If you can keep your head when all about you are losing theirs and blaming it on you, if you can trust yourself when all men doubt you … you’ll be a Man my son! – Rudyard Kipling, born Dec. 30, 1865
Doubt is dead at last.
Both Tiger and LeBron, linked by a birthday and the burden of sublime talent, own their games, Tiger as he once did, LeBron as we thought possible.
Both were born on Dec. 30, Tiger at 36 older by nine years. To reach Tiger’s level of achievement, LeBron needs perhaps four more titles. But for completeness of game, depth of dominance, physical presence and pure strength, LeBron with his playoff performance may at least have approached what Tiger did in winning the U.S. Open at Pebble Beach by 15 shots in 2000.
In other words, it’s possible the game’s never been played better.
After an offseason of honest reflection, LeBron determined that he had been operating with hate in his heart and not very effectively. He resolved to play from joy, love and passion for the sport, a lot like Magic Johnson.
Tiger’s been less forthcoming about his emotional state. He’s said repeatedly that his slump was due to injuries, not any lingering effects from the scandal and the subsequent public deconstruction. Unlike LeBron, Tiger never said that he looked in the mirror, displeased with what he saw.
After his Congressional victory, Tiger did look at the press and remind them that more than a few people thought he might never win again. The chip on his shoulder felt sharp.
“I was out to destroy the audience. I wanted to destroy ’em, just make the toughest dude in the crowd pat his foot.” – Bo Diddley, born Dec. 30, 1928
Is Tiger playing with happiness or hatred in his heart? Who knows? What appears to give Tiger great joy is the pure strike of the golf ball and true command of his swing. From there, wins follow.
Tiger and LeBron have learned to live in a world that subjects them to almost daily referendum. They’re central pillars in a business model built on opinion and controversy, one that seeks to look into the future and know if Tiger will win another major or if LeBron was born with an incurable choke gene.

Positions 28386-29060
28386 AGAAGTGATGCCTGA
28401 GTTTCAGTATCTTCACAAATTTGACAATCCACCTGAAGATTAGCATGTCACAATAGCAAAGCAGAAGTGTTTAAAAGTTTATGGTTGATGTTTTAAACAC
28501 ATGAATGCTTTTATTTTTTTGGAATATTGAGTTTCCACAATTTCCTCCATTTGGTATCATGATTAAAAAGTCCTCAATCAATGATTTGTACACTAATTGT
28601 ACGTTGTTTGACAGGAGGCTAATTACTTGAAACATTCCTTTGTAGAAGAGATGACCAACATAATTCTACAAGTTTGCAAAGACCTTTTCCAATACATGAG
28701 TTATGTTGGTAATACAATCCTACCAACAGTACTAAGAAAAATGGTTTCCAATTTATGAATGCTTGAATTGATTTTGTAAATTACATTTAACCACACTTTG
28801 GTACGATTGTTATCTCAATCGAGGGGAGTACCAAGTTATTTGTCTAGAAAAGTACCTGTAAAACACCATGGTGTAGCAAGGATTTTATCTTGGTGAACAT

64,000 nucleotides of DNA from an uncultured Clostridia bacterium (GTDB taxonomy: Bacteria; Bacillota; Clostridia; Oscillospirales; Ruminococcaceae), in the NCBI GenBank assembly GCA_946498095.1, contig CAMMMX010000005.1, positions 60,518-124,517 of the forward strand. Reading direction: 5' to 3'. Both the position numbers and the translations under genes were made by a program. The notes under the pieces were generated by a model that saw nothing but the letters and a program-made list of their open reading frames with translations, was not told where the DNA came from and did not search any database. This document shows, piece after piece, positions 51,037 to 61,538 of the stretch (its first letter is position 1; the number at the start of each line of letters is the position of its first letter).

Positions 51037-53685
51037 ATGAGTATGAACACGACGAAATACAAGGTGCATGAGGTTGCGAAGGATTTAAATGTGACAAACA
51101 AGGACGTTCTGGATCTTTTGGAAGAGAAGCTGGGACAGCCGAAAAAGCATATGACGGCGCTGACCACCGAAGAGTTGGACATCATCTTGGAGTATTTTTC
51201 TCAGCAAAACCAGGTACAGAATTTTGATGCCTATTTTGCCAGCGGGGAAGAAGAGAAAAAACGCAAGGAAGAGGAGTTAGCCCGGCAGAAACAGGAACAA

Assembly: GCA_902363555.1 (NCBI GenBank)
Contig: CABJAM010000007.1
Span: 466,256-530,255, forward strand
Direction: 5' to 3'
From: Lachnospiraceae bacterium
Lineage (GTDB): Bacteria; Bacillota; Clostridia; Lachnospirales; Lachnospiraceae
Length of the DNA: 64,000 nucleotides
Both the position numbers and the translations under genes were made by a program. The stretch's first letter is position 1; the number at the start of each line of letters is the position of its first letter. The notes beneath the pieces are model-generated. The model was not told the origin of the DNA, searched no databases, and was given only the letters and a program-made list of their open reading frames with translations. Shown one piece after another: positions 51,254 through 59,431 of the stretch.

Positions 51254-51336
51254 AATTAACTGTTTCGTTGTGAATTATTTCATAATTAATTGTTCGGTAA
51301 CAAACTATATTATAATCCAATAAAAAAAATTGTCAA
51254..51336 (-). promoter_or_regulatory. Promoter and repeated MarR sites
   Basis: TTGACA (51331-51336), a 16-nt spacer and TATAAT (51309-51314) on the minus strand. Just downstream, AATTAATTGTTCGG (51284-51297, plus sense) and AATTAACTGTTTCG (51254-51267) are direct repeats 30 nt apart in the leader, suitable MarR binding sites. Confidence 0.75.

As the customer you’re entitled to log on and vote, to tell us what you think not just of LeBron and Tiger, but what you think of what the guy on the anchor desk thinks of LeBron and Tiger. Bose doesn’t make headphones capable of shutting out that noise.
If athletes are going to grow and change and learn, they must do so under severe scrutiny, often personal and demeaning.
It’s not to suggest they’re not without fault. If LeBron had a mulligan he no doubt would make a more low-key “decision,” though if championships are the measure of professional success it’s hard to argue with the Miami move. It’s just the execution that missed badly.
Tiger’s image may have taken a more damaging hit, his recklessness likely more costly on a personal level as well.
The worst of it over for both men, what’s clear is that their focus is exactly where it needs to be and where it will best serve them and all of us. It is on mastering their craft.
If you do a good job, the numbers say so. You don’t have to ask anyone or play politics. You don’t have to wait for the reviews. – Sandy Koufax, born Dec. 30, 1935
And so again we watch and ask, did he really just do that? We can ask that question of both Tiger and LeBron not after they’ve made a mind-boggling mistake, but a mind-boggling shot.
If you can meet with Triumph and Disaster and treat those two impostors the same … you’ll be a Man my son! – Rudyard Kipling, born Dec. 30, 1865